Learning 2: Hiring freezes are rarely as strict and long-lasting as expected.
During 2022, headlines around the globe spoke about the abrupt hiring freezes and layoffs implemented at major tech companies, such as Microsoft, Google and Twitter. Many smaller businesses also chose to follow in the footsteps of these tech giants, in order to brace for recession looming on the horizon.
For businesses looking to continue rapid growth and project delivery, being told by their board that they need to stop hiring can be scary. Without new talent being on-boarded, existing team members risk becoming overstretched and burned out. Having to halt team expansion can also slow down a company’s velocity in meeting promised deadlines.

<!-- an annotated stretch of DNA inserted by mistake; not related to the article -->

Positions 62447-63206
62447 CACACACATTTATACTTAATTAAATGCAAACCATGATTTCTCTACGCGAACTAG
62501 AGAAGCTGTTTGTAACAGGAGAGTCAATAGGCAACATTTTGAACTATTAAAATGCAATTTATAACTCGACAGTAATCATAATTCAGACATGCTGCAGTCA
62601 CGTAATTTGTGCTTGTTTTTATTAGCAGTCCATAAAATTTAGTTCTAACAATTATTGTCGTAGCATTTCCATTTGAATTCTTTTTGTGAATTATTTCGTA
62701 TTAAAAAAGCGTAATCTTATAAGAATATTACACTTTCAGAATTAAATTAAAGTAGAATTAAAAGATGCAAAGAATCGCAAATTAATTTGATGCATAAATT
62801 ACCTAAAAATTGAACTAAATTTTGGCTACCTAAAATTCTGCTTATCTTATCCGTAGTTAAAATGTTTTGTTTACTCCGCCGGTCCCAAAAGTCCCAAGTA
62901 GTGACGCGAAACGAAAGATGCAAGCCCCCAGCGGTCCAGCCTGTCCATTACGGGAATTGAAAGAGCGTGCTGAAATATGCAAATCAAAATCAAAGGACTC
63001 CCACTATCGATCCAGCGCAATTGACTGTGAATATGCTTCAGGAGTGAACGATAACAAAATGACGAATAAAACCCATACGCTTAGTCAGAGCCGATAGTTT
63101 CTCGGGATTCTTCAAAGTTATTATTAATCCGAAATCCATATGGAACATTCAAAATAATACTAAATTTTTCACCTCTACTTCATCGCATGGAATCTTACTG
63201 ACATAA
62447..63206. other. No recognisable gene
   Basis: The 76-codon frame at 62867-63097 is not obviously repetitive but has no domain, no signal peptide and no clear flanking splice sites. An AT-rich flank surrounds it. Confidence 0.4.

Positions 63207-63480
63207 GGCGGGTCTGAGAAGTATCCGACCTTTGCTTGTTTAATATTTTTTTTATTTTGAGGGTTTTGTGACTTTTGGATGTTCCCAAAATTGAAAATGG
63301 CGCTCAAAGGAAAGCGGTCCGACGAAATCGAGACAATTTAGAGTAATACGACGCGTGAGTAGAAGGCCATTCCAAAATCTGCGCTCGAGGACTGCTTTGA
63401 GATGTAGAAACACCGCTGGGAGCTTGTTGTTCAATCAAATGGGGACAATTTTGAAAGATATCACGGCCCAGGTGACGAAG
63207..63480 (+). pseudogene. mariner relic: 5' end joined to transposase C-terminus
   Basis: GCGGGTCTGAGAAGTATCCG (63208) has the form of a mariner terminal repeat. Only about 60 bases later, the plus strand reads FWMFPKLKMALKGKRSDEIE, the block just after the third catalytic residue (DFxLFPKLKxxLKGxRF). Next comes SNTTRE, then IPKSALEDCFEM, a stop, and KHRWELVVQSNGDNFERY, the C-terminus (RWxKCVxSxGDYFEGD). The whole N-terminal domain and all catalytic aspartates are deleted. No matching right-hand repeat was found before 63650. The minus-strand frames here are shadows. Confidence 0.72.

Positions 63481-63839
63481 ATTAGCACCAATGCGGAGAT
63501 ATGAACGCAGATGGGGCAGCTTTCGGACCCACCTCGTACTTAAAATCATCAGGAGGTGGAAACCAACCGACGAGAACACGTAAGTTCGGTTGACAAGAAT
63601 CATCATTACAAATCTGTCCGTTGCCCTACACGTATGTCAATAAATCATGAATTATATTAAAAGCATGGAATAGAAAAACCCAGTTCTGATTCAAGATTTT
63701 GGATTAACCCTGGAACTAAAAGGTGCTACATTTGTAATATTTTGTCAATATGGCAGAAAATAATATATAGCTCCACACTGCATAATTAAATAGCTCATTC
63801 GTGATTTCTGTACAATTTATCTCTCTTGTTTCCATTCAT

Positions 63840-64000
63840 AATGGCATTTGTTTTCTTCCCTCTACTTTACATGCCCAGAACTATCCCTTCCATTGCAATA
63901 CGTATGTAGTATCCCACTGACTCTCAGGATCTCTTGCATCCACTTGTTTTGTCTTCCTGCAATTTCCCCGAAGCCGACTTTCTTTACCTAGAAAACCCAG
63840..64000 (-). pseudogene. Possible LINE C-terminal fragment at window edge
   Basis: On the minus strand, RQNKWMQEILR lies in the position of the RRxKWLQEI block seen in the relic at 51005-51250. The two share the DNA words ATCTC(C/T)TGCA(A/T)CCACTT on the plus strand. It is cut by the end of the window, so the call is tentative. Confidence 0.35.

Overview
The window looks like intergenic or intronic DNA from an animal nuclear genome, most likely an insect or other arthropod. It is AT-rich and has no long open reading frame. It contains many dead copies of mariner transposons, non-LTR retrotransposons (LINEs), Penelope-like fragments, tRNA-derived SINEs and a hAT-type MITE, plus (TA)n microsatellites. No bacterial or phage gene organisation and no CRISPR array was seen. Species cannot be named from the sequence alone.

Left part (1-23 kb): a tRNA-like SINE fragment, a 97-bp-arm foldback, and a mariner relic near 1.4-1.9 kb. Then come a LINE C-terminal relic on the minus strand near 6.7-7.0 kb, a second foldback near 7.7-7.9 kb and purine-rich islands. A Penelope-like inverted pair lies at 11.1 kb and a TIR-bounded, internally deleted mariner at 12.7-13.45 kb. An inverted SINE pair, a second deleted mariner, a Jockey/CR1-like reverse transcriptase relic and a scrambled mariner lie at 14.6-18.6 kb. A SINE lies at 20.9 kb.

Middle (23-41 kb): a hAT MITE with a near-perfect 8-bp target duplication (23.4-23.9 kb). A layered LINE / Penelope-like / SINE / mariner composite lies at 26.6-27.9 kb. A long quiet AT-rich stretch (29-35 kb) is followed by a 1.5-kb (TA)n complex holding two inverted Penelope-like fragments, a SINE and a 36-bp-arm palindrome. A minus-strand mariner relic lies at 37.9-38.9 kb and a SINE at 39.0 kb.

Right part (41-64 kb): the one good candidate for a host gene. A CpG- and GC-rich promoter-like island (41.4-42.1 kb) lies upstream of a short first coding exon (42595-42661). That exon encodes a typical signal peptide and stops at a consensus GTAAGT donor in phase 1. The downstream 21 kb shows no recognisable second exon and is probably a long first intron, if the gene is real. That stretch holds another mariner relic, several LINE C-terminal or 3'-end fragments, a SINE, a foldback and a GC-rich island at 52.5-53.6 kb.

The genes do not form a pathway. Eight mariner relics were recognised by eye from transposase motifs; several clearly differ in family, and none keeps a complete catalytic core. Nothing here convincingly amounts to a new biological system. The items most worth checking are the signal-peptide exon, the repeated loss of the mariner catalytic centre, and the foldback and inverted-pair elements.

We spoke with one of Deazy’s Senior Businesses Development Managers, Sam Nunnerley, about the topic of hiring freezes and asked him to share his thoughts:
“In my experience, hiring freezes are rarely as strict - or as long - as you might expect at the outset.” said Sam. “Although they’re typically in response to periods of rapid headcount growth, it’s all about controlling fixed costs, taking stock of your current capabilities and optimising your delivery.”
Hiring freezes create a tricky problem for businesses. Often, directors find that taking your foot off the pedal (even a brief hiatus) can really impact your ability to deliver against your roadmap as planned.
However, getting the right people in the right role takes time.
Sam believes the solution to navigating hiring freezes and the long hiring process is “to lean on your external partners to bridge capacity and capability gaps while you re-organise and align your internal resources.”
“The flexibility of offering’s like Deazy allow businesses to continue to deliver at pace, without the worry of adding to fixed costs.” continues Sam.